State v. McMahon

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331 N.W.2d 818 (1983)

213 Neb. 897

STATE of Nebraska, Appellee, v. Daniel J. McMAHON, Appellant.

No. 82-284.

Supreme Court of Nebraska.

April 1, 1983.

Thomas M. Kenney, Douglas County Public Defender, and Bennett G. Hornstein, Asst. Public Defender, Omaha, for appellant.

Paul L. Douglas, Atty. Gen., and G. Roderic Anderson, Lincoln, for appellee.

KRIVOSHA, C.J., BOSLAUGH, McCOWN, WHITE, HASTINGS, and CAPORALE, JJ., and COLWELL, District Judge, Retired.

HASTINGS, Justice.

Following a plea of guilty, Daniel J. McMahon was convicted of the crime of delivering marijuana, a violation of Neb. Rev.Stat. §§ 28-416(1)(a) and (2)(b), and 28-405, Schedule I (c)(10) (Cum.Supp.1982), a Class III felony. He was sentenced to a term of imprisonment of not less than 3 nor more than 5 years. The defendant assigns as error on appeal that the District Court, in connection with the arraignment proceedings, misinformed him as to the possible penalty for the crime, i.e., that it included imprisonment of up to 5 years or a $10,000 fine, or both such fine and imprisonment, when in fact the correct penalty for a Class III felony was not less than 1 year nor more than 20 years or a $25,000 fine, or both such fine and imprisonment.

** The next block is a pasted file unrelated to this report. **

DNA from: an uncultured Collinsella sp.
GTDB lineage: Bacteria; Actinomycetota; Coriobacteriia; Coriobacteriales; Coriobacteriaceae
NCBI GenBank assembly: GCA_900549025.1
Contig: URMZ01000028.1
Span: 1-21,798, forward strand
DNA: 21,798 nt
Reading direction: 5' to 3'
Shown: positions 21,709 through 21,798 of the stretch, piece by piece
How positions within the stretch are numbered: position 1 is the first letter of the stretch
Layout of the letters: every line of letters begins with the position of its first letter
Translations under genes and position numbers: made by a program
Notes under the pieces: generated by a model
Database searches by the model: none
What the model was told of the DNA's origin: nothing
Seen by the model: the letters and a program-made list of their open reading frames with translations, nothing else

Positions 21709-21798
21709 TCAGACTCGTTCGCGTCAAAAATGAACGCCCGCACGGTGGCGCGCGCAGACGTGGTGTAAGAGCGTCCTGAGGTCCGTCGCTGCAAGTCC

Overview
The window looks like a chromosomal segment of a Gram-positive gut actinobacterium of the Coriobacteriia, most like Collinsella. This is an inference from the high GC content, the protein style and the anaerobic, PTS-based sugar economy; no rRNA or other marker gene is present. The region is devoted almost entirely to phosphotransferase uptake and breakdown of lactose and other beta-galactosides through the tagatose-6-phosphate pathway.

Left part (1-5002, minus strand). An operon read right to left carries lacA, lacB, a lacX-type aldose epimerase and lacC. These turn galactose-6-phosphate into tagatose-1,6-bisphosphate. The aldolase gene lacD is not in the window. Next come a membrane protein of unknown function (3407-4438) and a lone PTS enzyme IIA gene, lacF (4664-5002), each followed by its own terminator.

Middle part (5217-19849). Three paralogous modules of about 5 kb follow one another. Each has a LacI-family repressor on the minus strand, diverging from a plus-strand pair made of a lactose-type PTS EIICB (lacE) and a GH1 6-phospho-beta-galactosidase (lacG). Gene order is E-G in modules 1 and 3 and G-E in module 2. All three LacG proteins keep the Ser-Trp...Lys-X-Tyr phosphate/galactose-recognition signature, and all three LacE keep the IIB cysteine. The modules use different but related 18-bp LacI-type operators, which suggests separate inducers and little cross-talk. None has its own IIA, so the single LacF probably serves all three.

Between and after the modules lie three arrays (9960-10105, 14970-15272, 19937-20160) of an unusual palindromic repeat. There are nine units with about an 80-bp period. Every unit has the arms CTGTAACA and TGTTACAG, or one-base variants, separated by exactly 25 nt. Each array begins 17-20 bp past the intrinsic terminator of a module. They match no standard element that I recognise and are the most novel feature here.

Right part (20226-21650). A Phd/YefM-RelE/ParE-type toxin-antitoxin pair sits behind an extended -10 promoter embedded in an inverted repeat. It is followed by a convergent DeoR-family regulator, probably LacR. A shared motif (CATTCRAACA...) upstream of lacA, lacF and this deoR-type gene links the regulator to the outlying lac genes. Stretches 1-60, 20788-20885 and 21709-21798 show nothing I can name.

It is apparent that the actual maximum penalty imposed on the defendant was within the limitation erroneously stated by the trial court. He therefore suffered no prejudice in that regard. However, the minimum portion of the indeterminate sentence, 3 years, exceeded by 16 months that which the court could have imposed had its advice to the defendant of the limitation of "up to five years" been correct. Neb.Rev. Stat. § 83-1,105(1) (Reissue 1981). We cannot order a reduction of the minimum sentence to 20 months because it was a permissible sentence for a Class III felony.

What we are here faced with is a situation in which the defendant was unaware of the penal consequences of his guilty plea because he had been misinformed by the court, and therefore his plea could hardly be said to have been voluntary. State v. Turner, 186 Neb. 424, 183 N.W.2d 763 (1971). In State v. Curnyn, 202 Neb. 135, 274 N.W.2d 157 (1979), after directing a hearing on the issue of whether the defendant had knowledge of the applicable penalties, we said: "If the court finds he was not aware of the penal consequences of the *819 plea, the judgment of conviction shall be deemed vacated and he shall be permitted to plead again." Id. at 140-41, 274 N.W.2d at 161.

The judgment and sentence of the District Court are reversed and vacated and the cause is remanded for further proceedings.

REVERSED AND REMANDED.